Our ideas matter, especially our ideas of God.
Let’s break it down logically for a moment. If I assume that those hot and fresh-off-the-conveyor-belt doughnuts from Krispy Kreme have ingredients that will allow me to live a healthy lifestyle and feel great, I’m going to have an issue. This is especially true for the Krispy Kreme cheeseburger, affectionately known as “baseball’s best burger.”
If I relegate seat belts as a waste of time, I’m going to put my life and the lives of my family at unnecessary risk. At a minimum, I’m inviting an easily avoidable ticket.
If I assume that country music is actually good music, I’m going to experience a lot of depression and confusion. (This is a running joke with many of my Arizona friends. It’s tough growing up in Arizona when you don’t happen to be a fan of country music.)
If I assume that cows are holy and could be a person reincarnated (as Hindus believe), I will drive around a cow instead of moving it from the middle of the street. As an entire community, we will stop traffic for a cow until it moves. I’ve seen this happen in Nepal firsthand.
The list goes on and on. Ideas shape actions.
Cultures create constitutions based on values and beliefs. These shape the governments, which enforce the principles established. This is evident in the laws of that culture that ensure people live according to the agreed ideas. A revolution is a moment in history when the people decide they need new ideas to live by.
In the biblical book of Jonah, God called Jonah to go and preach to the city of Nineveh. Nineveh was a great city of antiquity and was then the dominant city of the region. God had a heart for the Ninevites and Jonah didn’t. In fact, Jonah cared so little about them he tried everything possible to avoid bringing them healing and forgiveness through God. God eventually persuaded Jonah to obey Him (ever heard that story of the big fish?), and Jonah told the Ninevites to turn from their wicked ways. And then the remarkable happened. The entire city altered its course. They turned from the wicked things they were doing and embraced what God wanted them to do. Jonah was one of the most successful prophets of all time.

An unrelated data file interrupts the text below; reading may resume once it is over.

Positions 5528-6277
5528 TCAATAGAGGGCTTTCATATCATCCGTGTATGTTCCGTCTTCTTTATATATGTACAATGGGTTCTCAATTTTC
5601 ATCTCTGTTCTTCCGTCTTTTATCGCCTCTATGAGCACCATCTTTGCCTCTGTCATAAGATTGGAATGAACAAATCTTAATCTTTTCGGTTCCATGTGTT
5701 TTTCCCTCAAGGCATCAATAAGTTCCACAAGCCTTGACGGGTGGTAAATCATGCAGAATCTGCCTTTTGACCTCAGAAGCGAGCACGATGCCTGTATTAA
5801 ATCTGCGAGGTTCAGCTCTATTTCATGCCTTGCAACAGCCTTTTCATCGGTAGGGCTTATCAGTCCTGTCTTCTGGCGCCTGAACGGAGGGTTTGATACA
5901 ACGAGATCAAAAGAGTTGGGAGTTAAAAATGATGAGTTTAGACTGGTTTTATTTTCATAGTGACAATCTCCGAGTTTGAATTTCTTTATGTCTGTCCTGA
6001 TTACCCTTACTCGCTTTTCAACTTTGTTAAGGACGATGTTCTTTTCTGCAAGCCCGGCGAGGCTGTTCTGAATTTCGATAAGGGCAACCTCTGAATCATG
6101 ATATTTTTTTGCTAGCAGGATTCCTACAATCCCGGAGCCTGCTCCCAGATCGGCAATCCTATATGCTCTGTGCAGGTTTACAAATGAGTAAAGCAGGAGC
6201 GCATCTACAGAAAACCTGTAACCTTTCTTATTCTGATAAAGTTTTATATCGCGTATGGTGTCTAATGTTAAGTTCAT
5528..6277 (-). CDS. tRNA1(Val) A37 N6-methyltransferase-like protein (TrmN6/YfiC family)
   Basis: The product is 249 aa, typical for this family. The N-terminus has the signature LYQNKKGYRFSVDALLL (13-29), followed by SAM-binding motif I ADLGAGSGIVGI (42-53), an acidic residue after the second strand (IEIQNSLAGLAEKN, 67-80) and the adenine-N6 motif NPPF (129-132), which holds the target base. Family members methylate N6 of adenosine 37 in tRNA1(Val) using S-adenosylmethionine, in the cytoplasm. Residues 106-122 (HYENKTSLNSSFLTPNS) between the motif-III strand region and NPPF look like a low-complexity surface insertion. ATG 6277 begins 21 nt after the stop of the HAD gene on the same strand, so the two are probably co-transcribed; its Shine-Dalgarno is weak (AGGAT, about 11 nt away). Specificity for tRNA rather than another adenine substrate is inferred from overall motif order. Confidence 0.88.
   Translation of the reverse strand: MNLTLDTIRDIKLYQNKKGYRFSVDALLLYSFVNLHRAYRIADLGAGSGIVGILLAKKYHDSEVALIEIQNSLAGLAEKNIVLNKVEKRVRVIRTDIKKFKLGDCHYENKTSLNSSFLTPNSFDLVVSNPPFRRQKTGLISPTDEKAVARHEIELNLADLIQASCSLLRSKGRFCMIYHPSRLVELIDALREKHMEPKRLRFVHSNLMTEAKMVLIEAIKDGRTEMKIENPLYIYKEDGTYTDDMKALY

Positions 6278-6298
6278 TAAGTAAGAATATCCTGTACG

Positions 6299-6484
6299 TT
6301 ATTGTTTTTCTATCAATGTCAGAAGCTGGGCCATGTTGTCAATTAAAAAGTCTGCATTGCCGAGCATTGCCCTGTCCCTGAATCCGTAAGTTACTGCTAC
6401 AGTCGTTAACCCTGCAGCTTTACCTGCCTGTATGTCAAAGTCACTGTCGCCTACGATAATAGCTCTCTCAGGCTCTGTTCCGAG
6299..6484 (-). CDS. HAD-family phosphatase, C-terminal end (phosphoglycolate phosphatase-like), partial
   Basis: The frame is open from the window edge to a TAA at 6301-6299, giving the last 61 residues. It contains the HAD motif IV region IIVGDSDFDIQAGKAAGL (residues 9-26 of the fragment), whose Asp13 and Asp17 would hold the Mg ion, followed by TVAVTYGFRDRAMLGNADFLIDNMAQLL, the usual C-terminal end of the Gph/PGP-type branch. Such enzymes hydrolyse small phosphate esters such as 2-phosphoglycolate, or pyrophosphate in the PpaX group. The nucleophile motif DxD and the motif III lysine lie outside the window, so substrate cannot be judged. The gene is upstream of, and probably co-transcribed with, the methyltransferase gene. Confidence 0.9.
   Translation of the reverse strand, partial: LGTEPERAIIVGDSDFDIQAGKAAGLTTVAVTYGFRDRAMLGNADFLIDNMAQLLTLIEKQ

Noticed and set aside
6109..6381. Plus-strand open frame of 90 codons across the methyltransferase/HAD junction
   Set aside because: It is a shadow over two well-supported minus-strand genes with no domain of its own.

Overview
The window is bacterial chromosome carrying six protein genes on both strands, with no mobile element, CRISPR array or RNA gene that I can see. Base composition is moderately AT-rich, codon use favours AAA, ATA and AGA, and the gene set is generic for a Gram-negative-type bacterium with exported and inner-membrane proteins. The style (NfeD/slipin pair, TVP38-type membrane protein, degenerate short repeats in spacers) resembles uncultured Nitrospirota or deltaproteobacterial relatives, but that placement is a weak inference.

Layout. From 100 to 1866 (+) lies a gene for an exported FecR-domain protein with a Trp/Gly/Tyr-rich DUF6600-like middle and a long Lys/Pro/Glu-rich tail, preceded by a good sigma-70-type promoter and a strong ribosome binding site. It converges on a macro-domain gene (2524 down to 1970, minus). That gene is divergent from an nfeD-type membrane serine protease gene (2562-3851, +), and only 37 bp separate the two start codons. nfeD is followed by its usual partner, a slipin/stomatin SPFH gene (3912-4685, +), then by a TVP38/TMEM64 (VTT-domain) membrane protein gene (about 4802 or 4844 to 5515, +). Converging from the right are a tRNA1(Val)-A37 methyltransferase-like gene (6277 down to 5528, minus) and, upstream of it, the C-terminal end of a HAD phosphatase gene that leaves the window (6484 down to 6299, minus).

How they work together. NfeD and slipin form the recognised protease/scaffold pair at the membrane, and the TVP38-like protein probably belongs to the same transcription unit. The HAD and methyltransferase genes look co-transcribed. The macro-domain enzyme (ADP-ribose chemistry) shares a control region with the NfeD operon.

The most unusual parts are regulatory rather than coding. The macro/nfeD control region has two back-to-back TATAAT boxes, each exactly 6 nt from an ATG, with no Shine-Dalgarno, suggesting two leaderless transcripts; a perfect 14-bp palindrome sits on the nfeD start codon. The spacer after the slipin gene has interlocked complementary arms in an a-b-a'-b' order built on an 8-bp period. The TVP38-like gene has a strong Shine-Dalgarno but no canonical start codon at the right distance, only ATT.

But the story doesn’t end there. That’s why I love reading the Bible. There is so much humanity represented authentically. Jonah then turned on God because God forgave the city of Nineveh. Instead of Jonah changing his heart about the Ninevites, as they did with God, Jonah vented his frustration to God and told him he was so angry he wanted to die. Not exactly your model prophet of God. We learn an incredible insight about God from the last verse of the book of Jonah. In verse 11 of chapter 4, in response to all of Jonah’s whining, God asked him, “Should I not have concern for the great city of Nineveh, in which there are more than a hundred and twenty thousand people who cannot tell their right hand from their left?”